My thesis here is affirmed by an anecdote from the recently concluded conference of large employers in which Philip Hagen, MD, a worksite health promotion leader, spoke on employee-related initiatives at Mayo Clinic. A member of the audience asked Hagen why hospitals and health systems have tended to be slow, as employers, to develop significant wellness programs for their employees. After a moment, Hagen responded directly: “I think it’s because of our tendency in hospitals to believe in biomedicine for everything.”
With this database, IN-CAM asserts the importance of the rest of the biopsychosocial model – a fine fit for the wholism of integrative and complementary and alternative health care.
Database: Collaborative Research Database To Benefit Complementary And
Press release from McGill University, March 31, 2008
The McGill University Health Centre Research Institute and the University of
Calgary in collaboration with Centennial College are launching the first-ever
searchable database of outcome measures intended for complementary and
alternative medicine (CAM) researchers – the IN-CAM Outcomes Database. This
innovative initiative promises to improve the quality and the range of CAM
research that will lead to more effective treatments in the future.
“The mainstream use of complementary and alternative medicine continues to
grow rapidly, however, more research needs to be done in this field,” says
Trish Dryden, Director of Centennial’s Applied Research Centre and a project
co-investigator. “Nobody has put research instruments in a database that
is responsive to CAM researchers’ needs – until now.”
The project is funded by the Lotte & John Hecht Memorial Foundation and the
Canadian Interdisciplinary Network for Complementary and Alternative Medicine
IN-CAM co-Directors Dr. Marja Verhoef and Dr. Heather Boon believe that a
coordinated, interdisciplinary and collaborative effort is needed to address
the many gaps that exist in CAM research, for example, the type of health
benefits people are seeking from CAM and how these needs vary depending on a
person’s beliefs, culture and context. The IN-CAM Outcomes Database recognizes
a range of outcome measures which address different health domains.
“This database provides CAM researchers with tools in an interactive forum
to improve their research questions and methodology,” says co-investigator
Dr. Mark Ware, who is also Director of clinical research at the Pain Clinic of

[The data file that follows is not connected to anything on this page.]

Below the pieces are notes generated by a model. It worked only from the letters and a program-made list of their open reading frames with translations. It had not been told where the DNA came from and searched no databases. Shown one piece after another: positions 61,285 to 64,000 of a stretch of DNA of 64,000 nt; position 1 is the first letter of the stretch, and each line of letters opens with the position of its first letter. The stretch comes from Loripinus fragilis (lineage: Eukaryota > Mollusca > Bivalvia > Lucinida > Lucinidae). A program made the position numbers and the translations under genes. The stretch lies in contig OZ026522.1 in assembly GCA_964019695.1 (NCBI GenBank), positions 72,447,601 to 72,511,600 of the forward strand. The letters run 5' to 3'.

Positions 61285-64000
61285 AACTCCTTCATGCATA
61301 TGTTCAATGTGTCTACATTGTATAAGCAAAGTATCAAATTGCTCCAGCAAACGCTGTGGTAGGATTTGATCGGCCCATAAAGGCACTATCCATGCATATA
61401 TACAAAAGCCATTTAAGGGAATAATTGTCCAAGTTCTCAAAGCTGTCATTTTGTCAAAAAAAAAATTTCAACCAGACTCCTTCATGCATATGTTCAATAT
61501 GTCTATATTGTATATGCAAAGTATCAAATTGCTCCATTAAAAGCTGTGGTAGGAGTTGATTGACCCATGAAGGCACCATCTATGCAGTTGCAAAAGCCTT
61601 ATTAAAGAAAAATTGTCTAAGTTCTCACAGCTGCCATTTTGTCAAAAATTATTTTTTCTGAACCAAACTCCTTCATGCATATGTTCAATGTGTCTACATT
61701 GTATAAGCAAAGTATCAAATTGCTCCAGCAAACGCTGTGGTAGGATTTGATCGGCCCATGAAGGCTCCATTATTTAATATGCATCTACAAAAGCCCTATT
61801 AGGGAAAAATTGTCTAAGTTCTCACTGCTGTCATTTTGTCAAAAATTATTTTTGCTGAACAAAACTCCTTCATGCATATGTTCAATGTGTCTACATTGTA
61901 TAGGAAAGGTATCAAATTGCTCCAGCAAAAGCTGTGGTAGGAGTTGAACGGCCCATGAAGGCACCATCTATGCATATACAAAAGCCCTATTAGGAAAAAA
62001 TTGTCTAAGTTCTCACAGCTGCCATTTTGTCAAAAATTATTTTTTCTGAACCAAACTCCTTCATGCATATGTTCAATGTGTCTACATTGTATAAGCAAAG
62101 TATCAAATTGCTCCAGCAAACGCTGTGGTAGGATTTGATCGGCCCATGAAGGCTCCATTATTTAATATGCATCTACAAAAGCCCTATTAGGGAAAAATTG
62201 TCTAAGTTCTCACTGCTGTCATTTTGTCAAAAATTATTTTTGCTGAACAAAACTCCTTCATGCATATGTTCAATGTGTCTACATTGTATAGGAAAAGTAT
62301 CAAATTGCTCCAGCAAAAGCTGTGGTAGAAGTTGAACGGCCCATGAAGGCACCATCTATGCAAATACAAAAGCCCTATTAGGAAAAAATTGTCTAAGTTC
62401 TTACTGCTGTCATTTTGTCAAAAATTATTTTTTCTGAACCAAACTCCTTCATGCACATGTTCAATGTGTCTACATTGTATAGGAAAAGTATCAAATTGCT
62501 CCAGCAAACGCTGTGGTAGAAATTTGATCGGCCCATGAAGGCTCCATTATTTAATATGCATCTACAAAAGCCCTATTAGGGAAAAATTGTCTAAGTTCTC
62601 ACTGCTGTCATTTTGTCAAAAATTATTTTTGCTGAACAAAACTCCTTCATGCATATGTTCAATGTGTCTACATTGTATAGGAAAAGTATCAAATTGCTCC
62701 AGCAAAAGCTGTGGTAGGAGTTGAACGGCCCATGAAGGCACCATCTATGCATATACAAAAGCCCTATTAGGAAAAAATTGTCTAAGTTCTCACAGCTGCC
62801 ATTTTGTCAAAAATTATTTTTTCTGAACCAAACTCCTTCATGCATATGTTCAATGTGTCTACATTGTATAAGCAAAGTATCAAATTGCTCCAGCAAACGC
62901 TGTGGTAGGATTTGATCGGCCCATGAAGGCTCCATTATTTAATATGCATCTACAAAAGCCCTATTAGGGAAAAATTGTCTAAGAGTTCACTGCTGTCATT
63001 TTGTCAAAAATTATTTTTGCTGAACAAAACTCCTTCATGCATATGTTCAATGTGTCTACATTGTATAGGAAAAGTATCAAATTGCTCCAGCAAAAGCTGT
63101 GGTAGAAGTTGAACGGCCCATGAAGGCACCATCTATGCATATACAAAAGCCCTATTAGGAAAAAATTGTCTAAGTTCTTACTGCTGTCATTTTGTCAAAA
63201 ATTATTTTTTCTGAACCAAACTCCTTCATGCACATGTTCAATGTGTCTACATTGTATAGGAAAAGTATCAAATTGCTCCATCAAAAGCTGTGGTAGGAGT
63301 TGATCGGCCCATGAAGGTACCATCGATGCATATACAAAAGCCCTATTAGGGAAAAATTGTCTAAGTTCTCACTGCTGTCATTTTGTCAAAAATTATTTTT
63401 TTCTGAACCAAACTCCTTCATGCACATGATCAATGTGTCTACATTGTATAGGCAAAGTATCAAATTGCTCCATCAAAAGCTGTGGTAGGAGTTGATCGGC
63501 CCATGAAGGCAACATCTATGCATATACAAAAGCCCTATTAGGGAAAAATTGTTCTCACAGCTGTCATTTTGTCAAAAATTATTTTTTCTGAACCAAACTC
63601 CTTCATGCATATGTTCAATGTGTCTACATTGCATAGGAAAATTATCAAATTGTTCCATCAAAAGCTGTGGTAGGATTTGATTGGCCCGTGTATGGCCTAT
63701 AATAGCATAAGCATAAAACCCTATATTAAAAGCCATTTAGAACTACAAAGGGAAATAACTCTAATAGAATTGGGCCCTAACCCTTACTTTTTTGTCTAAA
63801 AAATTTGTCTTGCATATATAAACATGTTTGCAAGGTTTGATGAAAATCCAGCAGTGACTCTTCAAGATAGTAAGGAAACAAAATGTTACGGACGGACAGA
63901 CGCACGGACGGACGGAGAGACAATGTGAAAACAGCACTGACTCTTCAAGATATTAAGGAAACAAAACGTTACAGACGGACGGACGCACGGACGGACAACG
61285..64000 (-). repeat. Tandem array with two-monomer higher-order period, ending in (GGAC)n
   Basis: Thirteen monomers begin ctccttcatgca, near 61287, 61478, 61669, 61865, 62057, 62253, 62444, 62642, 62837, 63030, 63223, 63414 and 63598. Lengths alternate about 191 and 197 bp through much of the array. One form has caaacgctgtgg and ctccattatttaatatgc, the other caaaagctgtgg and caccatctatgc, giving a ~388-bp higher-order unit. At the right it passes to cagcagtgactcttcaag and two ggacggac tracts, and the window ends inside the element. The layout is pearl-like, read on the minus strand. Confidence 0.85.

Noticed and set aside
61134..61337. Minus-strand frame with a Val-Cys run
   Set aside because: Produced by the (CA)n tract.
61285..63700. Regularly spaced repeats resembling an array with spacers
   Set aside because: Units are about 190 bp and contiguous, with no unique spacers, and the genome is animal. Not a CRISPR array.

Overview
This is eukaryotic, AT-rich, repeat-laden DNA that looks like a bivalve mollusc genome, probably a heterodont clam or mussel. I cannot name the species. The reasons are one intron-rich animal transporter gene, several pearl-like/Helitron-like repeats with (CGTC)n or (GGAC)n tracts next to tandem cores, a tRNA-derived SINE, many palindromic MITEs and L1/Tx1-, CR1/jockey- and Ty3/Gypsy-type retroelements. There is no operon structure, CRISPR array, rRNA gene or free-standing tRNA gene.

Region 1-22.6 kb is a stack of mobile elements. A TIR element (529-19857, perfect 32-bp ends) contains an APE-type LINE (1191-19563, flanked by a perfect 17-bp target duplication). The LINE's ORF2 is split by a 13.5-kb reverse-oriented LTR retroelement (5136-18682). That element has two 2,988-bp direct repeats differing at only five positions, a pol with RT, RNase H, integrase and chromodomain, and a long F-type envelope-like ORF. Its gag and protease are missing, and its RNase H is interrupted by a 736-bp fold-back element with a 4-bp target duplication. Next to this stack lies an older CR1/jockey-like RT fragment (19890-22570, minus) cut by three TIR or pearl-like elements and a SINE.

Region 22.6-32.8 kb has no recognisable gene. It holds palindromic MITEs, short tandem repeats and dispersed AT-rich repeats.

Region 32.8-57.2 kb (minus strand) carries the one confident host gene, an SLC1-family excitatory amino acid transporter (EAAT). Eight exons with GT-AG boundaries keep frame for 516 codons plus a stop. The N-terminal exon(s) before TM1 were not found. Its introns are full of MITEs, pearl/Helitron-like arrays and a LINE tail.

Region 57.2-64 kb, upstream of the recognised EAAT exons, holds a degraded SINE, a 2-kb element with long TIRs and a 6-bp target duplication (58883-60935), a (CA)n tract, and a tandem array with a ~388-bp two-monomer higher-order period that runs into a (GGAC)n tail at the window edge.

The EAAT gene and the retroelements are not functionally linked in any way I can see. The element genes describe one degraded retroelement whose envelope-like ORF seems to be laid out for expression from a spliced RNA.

the McGill University Health Centre. “We hope that this database will
foster a community of CAM researchers and provide a forum for information
exchange.” CAM researchers will be able to use the IN-CAM Outcomes
Database to rate and comment on outcome measures and to propose new measures to
As one of the principal investigators, University of Calgary’s Dr. Verhoef will
launch the database at the International Conference for Complementary Medicine
Research held in Australia from March 28 to 31. John Weeks, an international
opinion leader in integrative medicine, has already listed the IN-CAM Outcomes
Database as one of the 10 most significant projects in integrative medicine in
The Research Institute of the McGill University Health Centre (RI MUHC) is a
world-renowned biomedical and health-care hospital research centre. Located in
Montreal, Quebec, the institute is the research arm of the MUHC, the university
health center affiliated with the Faculty of Medicine at McGill University. The
institute supports over 600 researchers, nearly 1200 graduate and post-doctoral
students and operates more than 300 laboratories devoted to a broad spectrum of
fundamental and clinical research. The Research Institute operates at the
forefront of knowledge, innovation and technology and is inextricably linked to
the clinical programs of the MUHC, ensuring that patients benefit directly from
the latest research-based knowledge. The Research Institute of the MUHC is
supported in part by the Fonds de la recherche en santé du Québec. For further
details visit: http://www.muhc.ca/research.
The Centennial College Applied Research Centre (ARC) supports and
advances learning, innovation and solutions to transform lives and communities.
The centre’s mission is to enhance continuous learning for all, foster social
transformation and innovation, increase employment and knowledge transfer, and
build partnerships. ARC works closely with industry, communities and government
stakeholders to support innovation and commercialization. It provides essential
direction and strategic planning for research, and structures to support high
quality research. ARC is an integral part of Centennial College, Ontario’s
first publicly funded college of applied arts and technology, established in
Toronto in 1966. For more details visit: http://www.centennialcollege.ca/arc.